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To mark Pepperpot Piper's first anniversary let me tell you about my Dad, the man who gave me my lifelong love of comics.

Pop slipped the surly bonds of Earth in December of 2012, two weeks before I turned Pepperpot loose on an unsuspecting Internet. He was also named Joe.

There’s an overabundance of Joes in our bloodline. For some reason that’s been Dopplered by rocketing time we churned ‘em out for awhile the way Mickey D’s used to churn out McRibs, though now I’ll never know why. Suffice it to say I got to be a Joe by default, which is okay I guess, though it stings a little knowing the planet’s full of guys walking around with noteworthy handles like Ragnar and Shaka.

It may help you to pause here for a moment and picture the two of us - Joe and Joe, child and man, the last pair struck from the family mold, lodged together side by side in spacetime while somehow managing to travel on courses rather less than parallel, as fathers and sons so often do. Twenty-four years in the USN kept my Dad perennially tied into a half hitch over the means and methods of the sloppy, slobby, lax and lackadaisical world.

I was hardwired from birth to embrace the notion of pretty much aimlessly wandering our loosey-goosey planet. My Dad, not so much. And yet, despite the torqueing strains of our opposite polarities Pop did one thing that instilled a lifelong love of comics in his son: he banned them from the house outright. Called them a lot of thought-provoking names that only a Navy man would know. Dismissed them as nonsense, cursed them as rubbish, scorned their creators as charlatans and their readers as idiots, and in so doing made me covet them and stealthily, wantonly seek out sequential art in low dens, cutout bins and garage sales.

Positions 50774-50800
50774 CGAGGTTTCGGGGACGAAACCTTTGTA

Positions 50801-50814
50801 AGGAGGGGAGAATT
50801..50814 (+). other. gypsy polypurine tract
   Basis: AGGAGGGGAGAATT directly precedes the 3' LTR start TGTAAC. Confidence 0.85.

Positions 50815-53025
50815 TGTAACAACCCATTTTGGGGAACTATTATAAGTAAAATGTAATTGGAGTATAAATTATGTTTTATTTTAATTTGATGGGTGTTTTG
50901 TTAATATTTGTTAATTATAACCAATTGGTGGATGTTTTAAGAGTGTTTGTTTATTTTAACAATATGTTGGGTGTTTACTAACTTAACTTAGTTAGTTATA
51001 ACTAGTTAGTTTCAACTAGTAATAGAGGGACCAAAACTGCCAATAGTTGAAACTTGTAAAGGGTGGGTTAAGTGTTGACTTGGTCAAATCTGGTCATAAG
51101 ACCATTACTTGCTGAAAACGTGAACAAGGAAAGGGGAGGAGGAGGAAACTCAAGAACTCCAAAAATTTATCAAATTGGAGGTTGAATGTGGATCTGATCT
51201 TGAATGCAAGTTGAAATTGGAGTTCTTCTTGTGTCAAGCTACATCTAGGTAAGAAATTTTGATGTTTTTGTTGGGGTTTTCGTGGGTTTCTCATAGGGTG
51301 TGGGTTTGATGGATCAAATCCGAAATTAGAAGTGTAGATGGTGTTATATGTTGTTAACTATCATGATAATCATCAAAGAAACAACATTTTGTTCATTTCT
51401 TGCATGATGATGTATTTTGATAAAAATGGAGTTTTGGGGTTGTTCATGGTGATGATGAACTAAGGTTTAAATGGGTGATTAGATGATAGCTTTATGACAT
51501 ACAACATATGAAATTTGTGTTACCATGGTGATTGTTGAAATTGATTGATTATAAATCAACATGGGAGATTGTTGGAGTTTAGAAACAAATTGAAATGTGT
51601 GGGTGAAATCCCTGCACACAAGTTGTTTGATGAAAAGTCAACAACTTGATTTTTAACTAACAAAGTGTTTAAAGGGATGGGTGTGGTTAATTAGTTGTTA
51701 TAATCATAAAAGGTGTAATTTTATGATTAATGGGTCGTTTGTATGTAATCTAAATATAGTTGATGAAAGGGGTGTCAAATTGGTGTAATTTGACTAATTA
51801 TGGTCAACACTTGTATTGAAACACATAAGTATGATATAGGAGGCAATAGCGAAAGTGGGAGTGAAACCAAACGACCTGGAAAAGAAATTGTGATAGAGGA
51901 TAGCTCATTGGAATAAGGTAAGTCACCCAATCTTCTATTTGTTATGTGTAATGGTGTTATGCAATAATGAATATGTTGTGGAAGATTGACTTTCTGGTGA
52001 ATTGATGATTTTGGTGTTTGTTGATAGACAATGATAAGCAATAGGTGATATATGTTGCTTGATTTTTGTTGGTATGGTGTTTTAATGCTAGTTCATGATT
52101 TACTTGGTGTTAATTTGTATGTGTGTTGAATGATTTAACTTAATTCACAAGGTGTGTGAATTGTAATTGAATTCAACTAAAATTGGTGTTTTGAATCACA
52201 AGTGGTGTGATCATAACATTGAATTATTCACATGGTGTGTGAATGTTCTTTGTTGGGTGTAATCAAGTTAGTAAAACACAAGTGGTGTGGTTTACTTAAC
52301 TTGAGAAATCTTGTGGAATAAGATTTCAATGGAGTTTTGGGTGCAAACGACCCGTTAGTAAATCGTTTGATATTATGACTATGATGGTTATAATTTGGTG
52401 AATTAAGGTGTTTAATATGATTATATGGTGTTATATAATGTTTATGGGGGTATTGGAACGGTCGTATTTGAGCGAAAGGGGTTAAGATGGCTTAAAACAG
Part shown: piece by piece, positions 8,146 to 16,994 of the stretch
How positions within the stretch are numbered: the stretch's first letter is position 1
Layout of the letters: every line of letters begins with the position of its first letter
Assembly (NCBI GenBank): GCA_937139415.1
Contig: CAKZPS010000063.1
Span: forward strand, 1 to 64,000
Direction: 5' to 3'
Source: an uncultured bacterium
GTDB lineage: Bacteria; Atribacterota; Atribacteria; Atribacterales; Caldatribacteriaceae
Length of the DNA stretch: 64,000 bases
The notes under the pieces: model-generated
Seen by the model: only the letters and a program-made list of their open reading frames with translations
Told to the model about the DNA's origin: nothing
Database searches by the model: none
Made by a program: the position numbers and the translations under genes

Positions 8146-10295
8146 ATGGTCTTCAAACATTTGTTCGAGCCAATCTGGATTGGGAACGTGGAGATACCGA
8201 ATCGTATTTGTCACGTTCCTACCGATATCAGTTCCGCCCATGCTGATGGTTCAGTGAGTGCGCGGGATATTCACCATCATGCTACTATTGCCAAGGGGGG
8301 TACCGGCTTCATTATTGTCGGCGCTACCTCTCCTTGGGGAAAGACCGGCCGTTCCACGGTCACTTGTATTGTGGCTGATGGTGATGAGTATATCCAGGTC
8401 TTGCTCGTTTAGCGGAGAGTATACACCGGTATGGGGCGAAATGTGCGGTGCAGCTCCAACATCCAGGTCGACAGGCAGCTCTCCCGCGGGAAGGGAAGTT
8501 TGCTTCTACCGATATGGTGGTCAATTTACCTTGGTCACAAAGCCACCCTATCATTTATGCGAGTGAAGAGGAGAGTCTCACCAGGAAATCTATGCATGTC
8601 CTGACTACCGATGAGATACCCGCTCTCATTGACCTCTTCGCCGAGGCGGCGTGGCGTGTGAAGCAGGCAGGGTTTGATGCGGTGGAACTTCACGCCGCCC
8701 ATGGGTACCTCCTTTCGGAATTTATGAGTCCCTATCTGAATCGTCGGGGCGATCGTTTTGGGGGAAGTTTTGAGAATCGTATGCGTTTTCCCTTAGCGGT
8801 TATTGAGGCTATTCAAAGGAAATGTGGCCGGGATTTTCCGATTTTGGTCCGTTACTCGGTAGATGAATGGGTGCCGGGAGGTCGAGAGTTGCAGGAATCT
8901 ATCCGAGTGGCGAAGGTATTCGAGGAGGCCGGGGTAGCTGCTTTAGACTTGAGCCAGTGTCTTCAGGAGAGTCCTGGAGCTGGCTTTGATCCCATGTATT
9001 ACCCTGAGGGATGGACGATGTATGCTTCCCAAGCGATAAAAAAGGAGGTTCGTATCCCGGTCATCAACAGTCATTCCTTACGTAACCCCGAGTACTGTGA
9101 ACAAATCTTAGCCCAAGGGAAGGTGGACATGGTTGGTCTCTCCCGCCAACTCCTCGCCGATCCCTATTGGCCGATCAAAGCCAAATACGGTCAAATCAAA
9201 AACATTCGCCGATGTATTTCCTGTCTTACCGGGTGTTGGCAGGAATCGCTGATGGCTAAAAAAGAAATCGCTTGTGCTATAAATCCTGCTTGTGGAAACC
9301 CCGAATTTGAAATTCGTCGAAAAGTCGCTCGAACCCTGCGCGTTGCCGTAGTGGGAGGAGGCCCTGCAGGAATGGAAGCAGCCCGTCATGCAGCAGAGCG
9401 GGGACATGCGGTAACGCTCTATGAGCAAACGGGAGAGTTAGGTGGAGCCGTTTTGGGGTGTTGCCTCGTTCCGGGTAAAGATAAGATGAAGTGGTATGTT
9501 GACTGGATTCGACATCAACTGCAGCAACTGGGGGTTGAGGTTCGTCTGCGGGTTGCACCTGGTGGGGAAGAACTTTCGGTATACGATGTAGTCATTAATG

Ultimately, while under his roof, I bought only four. Owning too many would mean having to bring them home, so I secreted them in my backpack, tucked among the bland textbooks until they were discovered, pinched and thrown away by a supervillain in the guise of a grade school teacher, hence scarring me for life - or not - though I can still remember the sleety feeling in my gut when I looked at that warm ash pile fresh from the school’s incinerator where my four comic books had been so blithely reduced to smoke.

That was undeniably a low point, but as in all comics it was just a device for setting up this story arc’s amazing twist ending, wherein an infinity of years later, while living in my spare room, his life force incrementally ebbing, Dad discovered my copy of Will Eisner’s Comics and Sequential Art.

“The Spirit!” he said, seeing the sample pages. “I used to read all of these!”

Me: Blink. Blink.

And the man wasn’t just talking smack either. Out of his jumbled memory pile he instantly plucked Sand Saref, P’Gell and the Octopus, all as shiny and new as the day he’d read them.
But WHEN DID he read them?
And HOW? Reprints?
And WHY DID he pretend to HATE comics?
And had he hid HIS comics from his family the way I'd hid mine... perhaps even WHILE I was hiding mine?

I'll never fathom the whys and wherefores of this story, but I do know one thing. Without having been made to covertly obsess over tales told in panels all those formative years ago there would likely be no Pepperpot Piper for me to enjoy making and you to enjoy reading. And for that we can all say thanks, Pop.


Pepperpot Piper is written & illustrated by Joseph Kelly
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